§ 6. Mr. Nicholas Winterton
asked the Secretary of State for Trade whether he proposes to attend the forthcoming UNCTAD.
§ Mr. Winterton
I am grateful for that brief but appropriate reply. Will the Secretary of State say what use he thinks the conference will be to the United Kingdom? When he attends the conference, will he ensure that the interests of the British textile industry are fully understood by the Third World?
§ Mr. Shore
The textile industry and its interests have been the subject of prolonged international discussions and agreements in respect of the Multi-Fibre Arrangement which was reached at the end of 1973. Since that time there have been agreements, under a broad mandate, with individual countries. On the broader question, involving the purpose, hopes and expectations in regard to UNCTAD, it is too early at this stage to judge the situation, but there are many matters of major importance to this country and to the Third World which can be usefully discussed.
§ Mr. Higgins
Does the right hon. Gentleman agree that it will be most unfortunate if it is necessary for UNCTAD to discuss the kind of competitive exchange rate depreciations which bedevilled trade in the 1930s? Will he give an assurance that this is no part of British trade policy, and publish an explanation why the minimum lending rate was cut after sterling went through the two-dollar barrier?
§ Mr. James Lamond
Is my right hon. Friend aware that in the textile industry there is considerable anxiety about these matters because, according to the President of the British Textile Confederation, 50,000 people lost their jobs in the 917 industry in the first nine months of 1975—twice the number directly involved in Chrysler?
§ Mr. Shore
I sympathise with my hon. Friend, but since we joined the EEC the pace and timing of negotiations are no longer matters to be decided by the Secretary of State for Trade. Nevertheless, I am glad to say that a whole series of negotiations and agreements have been concluded in the past year. I hope that the situation for our textile industry will be significantly easier in 1976.
§ 17. Mr. Hooley
asked the Secretary of State for Trade if he will publish a Green Paper on Her Majesty's Government's views and proposals for the forthcoming meeting of UNCTAD IV, in so far as they relate to matters within his departmental responsibilities.
§ Mr. Hooley
Does my right hon. Friend agree that there is widespread interest in this subject among many individuals and voluntary bodies, some of whom are extremely well informed? Is he aware that they are becoming rather uneasy at the lack of a clear, published Government policy towards UNCTAD? Will he reconsider what he has just said?
§ Mr. Shore
I shall consider further what I have said. I understand very well the widespread interest in this subject, but it is an enormously difficult area to bring under any kind of reasonable intellectual discipline. The preliminary agenda of the conference covers the whole relationship between the developing and the developed world. It is a difficult matter to present in an orderly way.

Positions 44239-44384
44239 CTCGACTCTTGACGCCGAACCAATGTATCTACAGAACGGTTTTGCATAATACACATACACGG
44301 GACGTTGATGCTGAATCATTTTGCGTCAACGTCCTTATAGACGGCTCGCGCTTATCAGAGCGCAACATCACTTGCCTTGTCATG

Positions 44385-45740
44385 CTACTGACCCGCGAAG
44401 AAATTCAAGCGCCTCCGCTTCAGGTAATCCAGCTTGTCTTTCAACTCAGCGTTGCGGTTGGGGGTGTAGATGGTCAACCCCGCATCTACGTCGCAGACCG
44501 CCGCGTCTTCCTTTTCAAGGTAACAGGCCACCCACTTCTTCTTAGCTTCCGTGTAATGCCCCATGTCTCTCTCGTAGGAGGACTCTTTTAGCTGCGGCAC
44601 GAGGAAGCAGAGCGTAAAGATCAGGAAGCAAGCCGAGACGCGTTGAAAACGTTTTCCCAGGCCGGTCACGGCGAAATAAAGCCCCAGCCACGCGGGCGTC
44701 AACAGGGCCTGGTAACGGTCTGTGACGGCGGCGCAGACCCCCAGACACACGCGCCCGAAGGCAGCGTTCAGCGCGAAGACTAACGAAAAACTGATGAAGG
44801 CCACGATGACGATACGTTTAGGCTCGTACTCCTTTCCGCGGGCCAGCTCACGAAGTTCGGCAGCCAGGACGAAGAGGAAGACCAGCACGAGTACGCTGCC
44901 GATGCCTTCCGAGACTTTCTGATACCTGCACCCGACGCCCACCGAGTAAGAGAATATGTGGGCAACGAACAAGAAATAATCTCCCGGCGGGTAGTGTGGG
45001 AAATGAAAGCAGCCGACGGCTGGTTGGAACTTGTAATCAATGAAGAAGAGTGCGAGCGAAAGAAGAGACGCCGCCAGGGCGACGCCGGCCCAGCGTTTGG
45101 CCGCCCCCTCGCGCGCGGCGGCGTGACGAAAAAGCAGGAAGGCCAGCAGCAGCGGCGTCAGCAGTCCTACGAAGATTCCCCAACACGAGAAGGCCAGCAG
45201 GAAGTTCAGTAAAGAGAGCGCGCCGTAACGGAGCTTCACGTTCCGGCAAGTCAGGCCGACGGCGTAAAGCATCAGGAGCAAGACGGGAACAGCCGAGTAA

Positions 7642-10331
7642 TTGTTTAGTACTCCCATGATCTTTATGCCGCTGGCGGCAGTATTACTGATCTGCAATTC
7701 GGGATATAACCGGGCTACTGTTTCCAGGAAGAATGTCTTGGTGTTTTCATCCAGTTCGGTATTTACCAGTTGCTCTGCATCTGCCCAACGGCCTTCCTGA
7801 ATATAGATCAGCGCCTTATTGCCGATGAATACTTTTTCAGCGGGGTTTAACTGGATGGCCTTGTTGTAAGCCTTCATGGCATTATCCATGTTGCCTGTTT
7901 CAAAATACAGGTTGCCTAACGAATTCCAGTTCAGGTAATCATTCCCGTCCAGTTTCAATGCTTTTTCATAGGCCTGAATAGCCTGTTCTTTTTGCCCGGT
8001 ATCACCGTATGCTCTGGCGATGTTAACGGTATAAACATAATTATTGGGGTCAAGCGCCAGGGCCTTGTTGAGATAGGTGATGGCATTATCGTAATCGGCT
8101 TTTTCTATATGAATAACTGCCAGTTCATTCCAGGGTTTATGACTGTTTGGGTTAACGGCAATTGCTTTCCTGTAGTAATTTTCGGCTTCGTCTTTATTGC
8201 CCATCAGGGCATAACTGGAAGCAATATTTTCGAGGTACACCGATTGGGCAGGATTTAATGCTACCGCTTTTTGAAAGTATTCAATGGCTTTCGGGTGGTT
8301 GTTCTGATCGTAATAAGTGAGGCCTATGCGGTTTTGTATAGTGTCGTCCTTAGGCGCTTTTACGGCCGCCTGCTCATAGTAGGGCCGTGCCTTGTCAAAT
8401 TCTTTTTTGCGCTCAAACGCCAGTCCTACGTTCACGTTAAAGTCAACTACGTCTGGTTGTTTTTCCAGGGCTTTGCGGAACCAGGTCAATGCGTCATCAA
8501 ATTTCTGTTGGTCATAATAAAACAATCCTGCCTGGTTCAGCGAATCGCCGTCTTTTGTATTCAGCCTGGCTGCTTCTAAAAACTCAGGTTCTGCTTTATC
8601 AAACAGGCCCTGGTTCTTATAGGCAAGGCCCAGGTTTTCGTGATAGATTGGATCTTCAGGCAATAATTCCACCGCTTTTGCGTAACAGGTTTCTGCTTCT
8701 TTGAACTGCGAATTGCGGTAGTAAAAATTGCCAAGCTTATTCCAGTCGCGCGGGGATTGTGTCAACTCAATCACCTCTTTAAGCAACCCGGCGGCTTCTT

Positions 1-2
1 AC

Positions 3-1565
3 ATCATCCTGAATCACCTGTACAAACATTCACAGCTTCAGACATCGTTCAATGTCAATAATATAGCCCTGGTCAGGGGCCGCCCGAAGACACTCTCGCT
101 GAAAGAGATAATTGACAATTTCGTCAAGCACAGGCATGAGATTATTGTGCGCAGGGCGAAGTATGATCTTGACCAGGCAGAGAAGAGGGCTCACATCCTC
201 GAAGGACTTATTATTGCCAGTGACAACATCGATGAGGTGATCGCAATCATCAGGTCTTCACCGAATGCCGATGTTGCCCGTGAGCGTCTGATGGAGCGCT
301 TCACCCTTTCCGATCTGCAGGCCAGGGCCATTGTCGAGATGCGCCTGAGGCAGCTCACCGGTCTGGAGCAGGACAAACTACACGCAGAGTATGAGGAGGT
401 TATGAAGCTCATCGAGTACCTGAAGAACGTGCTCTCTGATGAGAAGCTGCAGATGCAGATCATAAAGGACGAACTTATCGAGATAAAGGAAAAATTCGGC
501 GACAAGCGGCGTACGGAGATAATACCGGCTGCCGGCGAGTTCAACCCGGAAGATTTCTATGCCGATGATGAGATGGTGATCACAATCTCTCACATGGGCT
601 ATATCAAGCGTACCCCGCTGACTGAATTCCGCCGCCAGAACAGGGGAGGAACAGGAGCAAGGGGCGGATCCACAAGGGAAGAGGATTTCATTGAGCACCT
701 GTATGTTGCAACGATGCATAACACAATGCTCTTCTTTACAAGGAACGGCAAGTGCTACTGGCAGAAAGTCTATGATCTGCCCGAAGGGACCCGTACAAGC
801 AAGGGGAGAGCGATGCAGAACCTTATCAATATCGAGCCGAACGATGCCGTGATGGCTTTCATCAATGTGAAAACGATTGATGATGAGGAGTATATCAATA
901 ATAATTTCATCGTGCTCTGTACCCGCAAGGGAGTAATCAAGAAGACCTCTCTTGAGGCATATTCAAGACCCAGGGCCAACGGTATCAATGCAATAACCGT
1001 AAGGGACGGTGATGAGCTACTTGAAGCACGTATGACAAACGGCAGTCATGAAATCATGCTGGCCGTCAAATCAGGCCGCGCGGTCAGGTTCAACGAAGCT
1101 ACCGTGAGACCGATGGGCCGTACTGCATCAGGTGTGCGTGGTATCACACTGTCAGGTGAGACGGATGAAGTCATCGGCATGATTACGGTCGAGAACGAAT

§ Mr. Tim Renton
As the months go by, does it not become clear that, with or without EEC co-operation, the Government will have fewer and fewer policies to announce at the forthcoming conference? Does the right hon. Gentleman agree that the Prime Minister opened his mouth too wide at the Kingston conference, 918 raised expectations too high, and thus caused greater disappointment at the lack of a positive outcome?
§ Mr. Shore
I certainly do not agree. I thought at the time, and have considered even more so since the conference, that the Prime Minister's initiative was extremely well timed and entirely relevant. It concerned a matter that is likely to be the dominant and central issue at the UNCTAD conference—the future regime for raw materials and commodities. I reject entirely what the hon. Gentleman said about my right hon. Friend's initiative. I cannot anticipate the outcome of the conference, but I am entering into the preparatory stages with a good deal more confidence than the hon. Gentleman seems to have.
§ Mr. Spearing
I accept that the Prime Minister's initiative was well timed and the conference agenda is very wide, but if the Commonwealth alone wishes to advance on these lines, rather than on multilateral arrangements through UNCTAD, will this country be able to conduct such arrangements on its own, without reference to a higher authority?
§ Mr. Shore
I think I know to what my hon. Friend is referring. There are many fora in which we shall be trying to reach a general consensus on the major issues on the UNCTAD agenda. These fora include not only the EEC but the OECD, and we shall be anxious to maximise any agreement we can get within the Commonwealth as well. I would not rule out an interchange of views between all three organisations making a valuable contribution to our thinking and statements at the conference.